The kingdom of Buganda is the largest of the traditional kingdoms in present-day. Its people, the Baganda make up the largest Ugandan ethnic group. At Uganda’s independence in 1962, the king of Buganda was Uganda’s first president. In 1966, he was ousted, and his kingdom abolished. Only in 1993 was the kingdom restored, albeit in a much weakened state. Despite this, the Buganda Kingdom remains a major force in present day Ugandan politics.
King on the Throne written by Charles Peter Mayiga, a high ranking kingdom official, is an insider’s tale of the birth and growth of Buganda nationalism in the period since 1993. The book catalogues the history of the Buganda kingdom, especially after 1993. It is a moving narrative and commentary from a man whose principle job has been attending and recording resolutions of the Lukiiko, Buganda’s highest decision making organ.
Throughout the years, Buganda has maintained a single quest to re-establish a fully fledged kingdom, a federal state, and demand the return of kingdom properties that were grabbed by the state in 1966, when Milton Obote, Uganda’s then Prime Minister abolished the kingdom of Buganda. Much of the book centers on the two Obote regimes and the reign of current President Yoweri Museveni.
What Mayiga adds to the discourse is the obvious but often forgotten view that Buganda remains a powerhouse in the politics of Uganda. In the book, he tells of the sense of disappointment felt in Buganda, when the 1995 Constitution Assembly failed to restore the kingdom’s federal status, instead granting what has popularly and mockingly been termed “Byoya bya nswa” — nothing.
Mayiga writes that since then relations between Buganda and the national government of Uganda have been poor. To capture the state of affairs, he quotes Godfrey S. Lule, a former President who said, “I can see the monarchy being treated like a patient in the hands of a murderous doctor who having injected painful drugs in his victim’s body, continues to give him doses of sedatives and palliatives to gain the patient’s confidence, hope and patience, even as the patient goes through the blissful last moments of his journey on earth…”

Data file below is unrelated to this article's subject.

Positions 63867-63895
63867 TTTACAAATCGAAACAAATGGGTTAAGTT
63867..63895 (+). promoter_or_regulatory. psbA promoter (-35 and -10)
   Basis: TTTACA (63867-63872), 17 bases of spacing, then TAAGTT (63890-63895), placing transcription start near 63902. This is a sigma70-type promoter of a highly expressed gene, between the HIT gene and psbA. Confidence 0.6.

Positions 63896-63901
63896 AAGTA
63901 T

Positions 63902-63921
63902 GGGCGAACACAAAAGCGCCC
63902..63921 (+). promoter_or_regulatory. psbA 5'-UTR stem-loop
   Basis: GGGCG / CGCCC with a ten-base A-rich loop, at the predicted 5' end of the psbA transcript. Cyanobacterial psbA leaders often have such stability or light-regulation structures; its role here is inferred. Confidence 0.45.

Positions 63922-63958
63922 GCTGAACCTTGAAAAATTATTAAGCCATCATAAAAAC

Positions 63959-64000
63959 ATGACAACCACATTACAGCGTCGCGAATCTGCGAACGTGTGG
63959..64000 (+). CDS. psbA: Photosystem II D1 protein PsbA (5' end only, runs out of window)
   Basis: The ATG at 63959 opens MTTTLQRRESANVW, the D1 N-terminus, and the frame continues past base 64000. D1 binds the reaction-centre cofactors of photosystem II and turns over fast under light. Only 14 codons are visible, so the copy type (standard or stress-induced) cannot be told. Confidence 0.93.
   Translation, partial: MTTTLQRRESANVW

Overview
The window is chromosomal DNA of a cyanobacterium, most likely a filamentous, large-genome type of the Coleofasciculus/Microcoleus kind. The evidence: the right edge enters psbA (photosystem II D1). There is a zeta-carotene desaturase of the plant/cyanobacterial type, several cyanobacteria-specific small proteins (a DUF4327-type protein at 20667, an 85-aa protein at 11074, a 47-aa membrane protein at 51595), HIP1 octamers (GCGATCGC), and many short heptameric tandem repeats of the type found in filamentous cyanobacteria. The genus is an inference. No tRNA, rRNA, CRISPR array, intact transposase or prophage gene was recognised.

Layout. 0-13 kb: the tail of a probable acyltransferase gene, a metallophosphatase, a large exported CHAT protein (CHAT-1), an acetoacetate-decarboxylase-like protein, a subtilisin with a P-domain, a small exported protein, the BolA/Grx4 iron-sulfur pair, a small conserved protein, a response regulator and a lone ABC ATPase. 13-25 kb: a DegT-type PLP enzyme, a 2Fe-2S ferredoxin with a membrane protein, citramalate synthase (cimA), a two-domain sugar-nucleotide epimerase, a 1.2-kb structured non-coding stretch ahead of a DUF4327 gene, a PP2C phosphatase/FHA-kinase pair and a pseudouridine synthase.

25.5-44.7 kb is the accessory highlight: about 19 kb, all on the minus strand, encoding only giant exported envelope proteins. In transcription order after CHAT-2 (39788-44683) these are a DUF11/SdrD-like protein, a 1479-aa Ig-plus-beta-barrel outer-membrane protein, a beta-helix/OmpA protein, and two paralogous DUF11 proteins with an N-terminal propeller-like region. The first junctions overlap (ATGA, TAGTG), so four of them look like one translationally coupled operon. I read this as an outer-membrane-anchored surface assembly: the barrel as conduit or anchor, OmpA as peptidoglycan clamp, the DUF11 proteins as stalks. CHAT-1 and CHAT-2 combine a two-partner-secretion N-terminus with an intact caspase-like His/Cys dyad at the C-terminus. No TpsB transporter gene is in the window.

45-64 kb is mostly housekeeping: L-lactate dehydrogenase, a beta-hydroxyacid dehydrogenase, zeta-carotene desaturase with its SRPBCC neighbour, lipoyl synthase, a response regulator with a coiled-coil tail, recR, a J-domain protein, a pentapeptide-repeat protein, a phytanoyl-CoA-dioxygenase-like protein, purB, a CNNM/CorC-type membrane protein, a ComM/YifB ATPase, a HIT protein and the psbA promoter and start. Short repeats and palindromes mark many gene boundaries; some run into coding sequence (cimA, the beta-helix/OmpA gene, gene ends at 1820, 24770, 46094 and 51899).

The author argues that unlike in the developed countries, where political players are mainly the rich and they get drawn into politics mainly to protect their economic interests …, lawmakers in sub-Saharan Africa look up to the president who they think with further their political fortunes…”
And so he continues, Buganda has been a major sufferer of this blind, selfish and economic-favors-driven politics; with innumerable sacrifices, 1962-3, 1979, 1980-86, but with little to show of it, except attacks from earlier allies and wanton abuse of its officials. The Betty Nambooze, Peter Mayiga and Medard Lubega arrest that happened in 2008 stands out here with a passionate narrative from the author—who is one of the victims.
At one level, the book is a catalog of Buganda’s nationalism, the kingdom’s well entrenched institutions, and also as an outline of who is who. It lines up and profiles the kings, the men and women who “move things” in the kingdom — even those that have conspired against the Kingdom. It is comprehensive, captivatingly written and it tickles a re-appreciation of the Buganda’s history from an inside perspective.